APA Members Want Local Infrastructure Improvements

In January 2017, APA asked members to share their thoughts on what "improvements to infrastructure" would mean for their communities. We heard from planners serving communities large and small. Their responses underscore the critical need for investment in our nation’s infrastructure.

Here is what some APA members said:

“Improving my community’s infrastructure means giving the citizens more options, truly multimodal transportation versus being stuck in the single occupant vehicle.”

Troy Ebbert (on APA TPD Facebook page)


“In my opinion, the infrastructure priorities for the upcoming administration should be focused on improving the condition of existing transportation facilities; focusing on public/private partnerships to finance new large highways and add capacity to existing large highways if new highways and additional capacity is truly justified; investing in all forms of transit; and solving the highway trust fund dilemma. Additionally, I feel that all areas should have adequate access to broadband capability and that a continuation of, or more programs like, the Connect America Fund (CAF) would be beneficial. I feel that greater federal involvement/partnerships in addressing water/sewer/drainage issues is needed, particularly in rural small towns and legacy cities. Finally, I feel there should be greater federal investment in renewable energy infrastructure.”

— Jeff Derwort (to yourtake@planning.org)


“’Improving infrastructure’" [to me] means creating transportation networks focused on livability, sustainability and the needs of people instead of just vehicles and expediency. It also means using a collaborative planning process to deal with the ticking infrastructure time bombs that live under our roads.”

— Kate Michaud (on APA TPD Facebook page)


“What is really needed more than anything is resiliency, flexibility, conserving resources, retrofitting, repairing, and concurrently reducing the dependence on electricity, computers, and fossil fuels as much as possible in a climate-changed world. We cannot afford to keep making new things now, and we need to stop trying to solve our problems in a 20th century mass consumption mindset.

"What also is needed is not just multimodal transportation, but one that provides an equal passenger experience for all users. As a disabled rider with firsthand public transit riding experience for six years in Los Angeles, California, the disabled community gets treated much poorer than other transit riders. Dedicated bike lanes, while their heart is in the right place, concern me as they block access to the handicapped and feel elitist if you are unable to use a bike like many in the disabled community are. This is what 'improving infrastructure' means to me in a climate-change world that takes all people and riders into equal consideration.”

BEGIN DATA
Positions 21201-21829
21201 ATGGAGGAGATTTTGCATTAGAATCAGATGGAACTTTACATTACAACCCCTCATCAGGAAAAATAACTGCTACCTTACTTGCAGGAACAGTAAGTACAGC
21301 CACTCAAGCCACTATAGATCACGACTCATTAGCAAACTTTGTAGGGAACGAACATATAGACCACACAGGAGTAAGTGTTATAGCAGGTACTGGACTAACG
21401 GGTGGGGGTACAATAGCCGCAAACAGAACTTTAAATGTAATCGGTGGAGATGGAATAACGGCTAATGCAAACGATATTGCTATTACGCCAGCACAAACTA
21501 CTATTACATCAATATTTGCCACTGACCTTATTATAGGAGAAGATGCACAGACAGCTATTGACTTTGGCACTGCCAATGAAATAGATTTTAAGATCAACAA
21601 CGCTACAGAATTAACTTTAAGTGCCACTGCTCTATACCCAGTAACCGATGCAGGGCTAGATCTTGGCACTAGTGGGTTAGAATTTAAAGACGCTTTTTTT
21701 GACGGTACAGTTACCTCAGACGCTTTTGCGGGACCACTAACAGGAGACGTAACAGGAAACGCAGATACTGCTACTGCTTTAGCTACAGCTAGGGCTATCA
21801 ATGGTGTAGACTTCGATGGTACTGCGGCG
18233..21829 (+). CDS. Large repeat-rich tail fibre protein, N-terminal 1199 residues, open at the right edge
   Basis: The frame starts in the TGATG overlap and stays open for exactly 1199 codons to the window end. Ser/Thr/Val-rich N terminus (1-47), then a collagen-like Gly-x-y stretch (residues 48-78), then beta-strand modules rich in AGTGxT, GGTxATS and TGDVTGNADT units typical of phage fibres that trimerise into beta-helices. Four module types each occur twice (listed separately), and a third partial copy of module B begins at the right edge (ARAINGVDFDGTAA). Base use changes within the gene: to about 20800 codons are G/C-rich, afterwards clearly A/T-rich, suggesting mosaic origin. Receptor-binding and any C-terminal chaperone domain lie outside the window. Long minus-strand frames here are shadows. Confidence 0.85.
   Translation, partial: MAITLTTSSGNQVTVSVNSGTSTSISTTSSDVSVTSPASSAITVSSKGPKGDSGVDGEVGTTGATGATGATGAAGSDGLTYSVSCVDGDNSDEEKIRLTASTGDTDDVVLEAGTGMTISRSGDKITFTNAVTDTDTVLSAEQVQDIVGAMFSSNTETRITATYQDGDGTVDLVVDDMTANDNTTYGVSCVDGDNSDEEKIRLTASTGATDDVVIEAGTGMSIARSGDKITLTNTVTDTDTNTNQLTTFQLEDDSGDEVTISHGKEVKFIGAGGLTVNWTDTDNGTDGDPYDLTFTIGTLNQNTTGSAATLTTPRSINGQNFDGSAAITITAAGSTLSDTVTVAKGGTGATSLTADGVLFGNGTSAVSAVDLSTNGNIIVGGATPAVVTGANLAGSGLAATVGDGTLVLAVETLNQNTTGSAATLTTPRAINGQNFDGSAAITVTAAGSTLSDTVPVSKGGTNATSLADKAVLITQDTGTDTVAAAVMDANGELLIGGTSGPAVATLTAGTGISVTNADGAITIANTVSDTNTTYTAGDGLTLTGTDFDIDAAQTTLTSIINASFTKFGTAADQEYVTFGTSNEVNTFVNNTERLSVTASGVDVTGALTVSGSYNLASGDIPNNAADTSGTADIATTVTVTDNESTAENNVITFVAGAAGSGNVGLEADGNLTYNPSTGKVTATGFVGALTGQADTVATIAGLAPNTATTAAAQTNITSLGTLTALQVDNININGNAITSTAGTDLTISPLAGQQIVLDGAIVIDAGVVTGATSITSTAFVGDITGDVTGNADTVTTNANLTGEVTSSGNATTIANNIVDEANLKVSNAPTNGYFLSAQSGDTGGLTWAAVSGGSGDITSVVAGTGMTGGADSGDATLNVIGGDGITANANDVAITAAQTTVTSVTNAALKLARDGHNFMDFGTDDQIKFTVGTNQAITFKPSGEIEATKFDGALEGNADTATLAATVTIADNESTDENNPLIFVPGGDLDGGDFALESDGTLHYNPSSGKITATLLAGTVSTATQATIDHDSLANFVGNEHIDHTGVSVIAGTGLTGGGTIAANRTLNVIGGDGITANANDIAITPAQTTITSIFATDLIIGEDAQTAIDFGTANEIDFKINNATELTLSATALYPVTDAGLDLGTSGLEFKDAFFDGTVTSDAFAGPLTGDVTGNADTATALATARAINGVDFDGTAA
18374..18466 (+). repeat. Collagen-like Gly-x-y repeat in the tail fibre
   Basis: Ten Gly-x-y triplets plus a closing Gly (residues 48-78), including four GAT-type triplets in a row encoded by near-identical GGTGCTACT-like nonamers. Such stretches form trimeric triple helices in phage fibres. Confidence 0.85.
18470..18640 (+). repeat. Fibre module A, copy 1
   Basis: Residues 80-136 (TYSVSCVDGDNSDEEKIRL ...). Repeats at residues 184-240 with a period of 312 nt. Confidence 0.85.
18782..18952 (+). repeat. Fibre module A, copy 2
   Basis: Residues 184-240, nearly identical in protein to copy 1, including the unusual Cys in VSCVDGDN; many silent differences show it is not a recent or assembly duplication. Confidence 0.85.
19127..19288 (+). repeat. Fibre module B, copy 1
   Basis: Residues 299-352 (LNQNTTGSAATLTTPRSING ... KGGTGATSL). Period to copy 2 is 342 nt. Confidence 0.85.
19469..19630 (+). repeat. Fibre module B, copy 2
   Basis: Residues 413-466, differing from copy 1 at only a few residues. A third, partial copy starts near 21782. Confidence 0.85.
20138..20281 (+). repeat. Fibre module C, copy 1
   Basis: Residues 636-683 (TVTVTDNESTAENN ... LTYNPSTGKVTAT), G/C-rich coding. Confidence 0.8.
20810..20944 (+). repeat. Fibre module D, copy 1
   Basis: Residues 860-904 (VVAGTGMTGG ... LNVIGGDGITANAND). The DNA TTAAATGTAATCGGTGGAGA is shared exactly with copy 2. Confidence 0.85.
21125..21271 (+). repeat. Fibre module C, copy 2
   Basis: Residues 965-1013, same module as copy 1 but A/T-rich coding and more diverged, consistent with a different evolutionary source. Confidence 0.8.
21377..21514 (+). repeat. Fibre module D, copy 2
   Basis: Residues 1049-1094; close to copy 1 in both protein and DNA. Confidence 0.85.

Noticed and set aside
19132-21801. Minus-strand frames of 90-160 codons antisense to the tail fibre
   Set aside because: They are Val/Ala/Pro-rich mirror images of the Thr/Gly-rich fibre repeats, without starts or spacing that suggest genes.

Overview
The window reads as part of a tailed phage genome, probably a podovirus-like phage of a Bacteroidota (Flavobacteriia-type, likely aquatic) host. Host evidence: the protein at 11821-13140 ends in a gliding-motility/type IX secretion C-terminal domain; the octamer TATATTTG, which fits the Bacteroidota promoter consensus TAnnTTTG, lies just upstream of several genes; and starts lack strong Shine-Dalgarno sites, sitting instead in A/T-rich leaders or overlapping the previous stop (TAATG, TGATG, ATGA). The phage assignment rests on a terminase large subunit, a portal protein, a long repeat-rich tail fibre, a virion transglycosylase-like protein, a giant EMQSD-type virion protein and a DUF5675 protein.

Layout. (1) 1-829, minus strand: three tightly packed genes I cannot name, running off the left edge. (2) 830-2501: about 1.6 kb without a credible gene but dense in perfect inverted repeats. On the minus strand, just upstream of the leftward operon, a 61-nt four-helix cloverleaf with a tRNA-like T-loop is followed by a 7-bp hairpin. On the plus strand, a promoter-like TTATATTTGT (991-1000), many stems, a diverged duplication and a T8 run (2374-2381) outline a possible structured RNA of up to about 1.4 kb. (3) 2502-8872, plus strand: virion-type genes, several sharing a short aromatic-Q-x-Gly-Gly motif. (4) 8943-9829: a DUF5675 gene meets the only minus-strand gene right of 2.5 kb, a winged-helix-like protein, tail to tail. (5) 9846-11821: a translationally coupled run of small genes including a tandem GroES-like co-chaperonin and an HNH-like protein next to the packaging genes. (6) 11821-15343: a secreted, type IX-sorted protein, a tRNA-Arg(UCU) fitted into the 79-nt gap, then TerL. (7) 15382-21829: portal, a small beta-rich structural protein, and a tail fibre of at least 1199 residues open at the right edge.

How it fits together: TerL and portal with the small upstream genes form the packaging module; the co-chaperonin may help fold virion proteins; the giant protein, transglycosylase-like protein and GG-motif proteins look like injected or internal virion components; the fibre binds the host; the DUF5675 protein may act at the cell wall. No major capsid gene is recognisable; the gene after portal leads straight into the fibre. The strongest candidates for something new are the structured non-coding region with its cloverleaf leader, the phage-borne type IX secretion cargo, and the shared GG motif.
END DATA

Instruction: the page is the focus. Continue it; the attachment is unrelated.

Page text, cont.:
— Ben Verheiden (on APA TPD Facebook page)


“In brief: planning for and funding the consistent, continuous maintenance and improvement of the infrastructure we already have.”

— John R. Weller, AICP (to yourtake@planning.org)


"'Improving infrastructure' means reforming transportation policies to prioritize (from highest to lowest) walking, biking, and transit over motor vehicles. Creating an environment favoring non-motorized transportation isn't just a more palpable fiscal risk to take on. It also influences the design of the public realm and the orientation of building forms to collectively incentivize active transportation, thereby serving as a catalyst for households to build internal wealth since there would be less need for people to own private vehicles.

"Reformed transportation policy is also about right-sizing infrastructure to induce economic participation by populations who have been literally and figuratively walled-off by massive highways and disconnected roadway networks. Former Secretary of Transportation Anthony Foxx led a crusade against such infrastructure; as a participant in USDOT's Every Place Counts Design Challenge (specifically, Philadelphia), I saw the creativity of planners, engineers, and citizens to reimagine the scale of infrastructure and how it serves competing interests.

"There's an equity component within the infrastructure dialogue that often seems lost, be it intentionally or otherwise. People are fighting losing battles because of a culture that wants to retain the status quo of motor vehicle-oriented infrastructure, and they're ultimately losing respect for themselves and a society that stifles their participation. 'Improving infrastructure' means making sure everyone's interests are supported, both in policy and product.”

— Andrew Giraldi, AICP (on APA TPD Facebook page)


"The biggest accomplishment we could make with investment in infrastructure is to remake/revitalize the infrastructure we already have. Take poorly designed roadways and convert to complete streets.  Where needed, use new found space in existing rights of way and convert to protected bike lanes or bus rapid transit lanes. Replace aging water, sewer and other underground utilities. Invest in inadequate stormwater systems and use a green approach to handling runoff. By investing in our existing communities we will add to our economic resiliency, encourage revitalization, and improve our quality of life. This approach will benefit both rural and urban America.”

— Rodger Lentz, AICP (to yourtake@planning.org)


Top image: Pipes photo by Flickr user Paul (CC BY-NC-ND 2.0).


February 1, 2017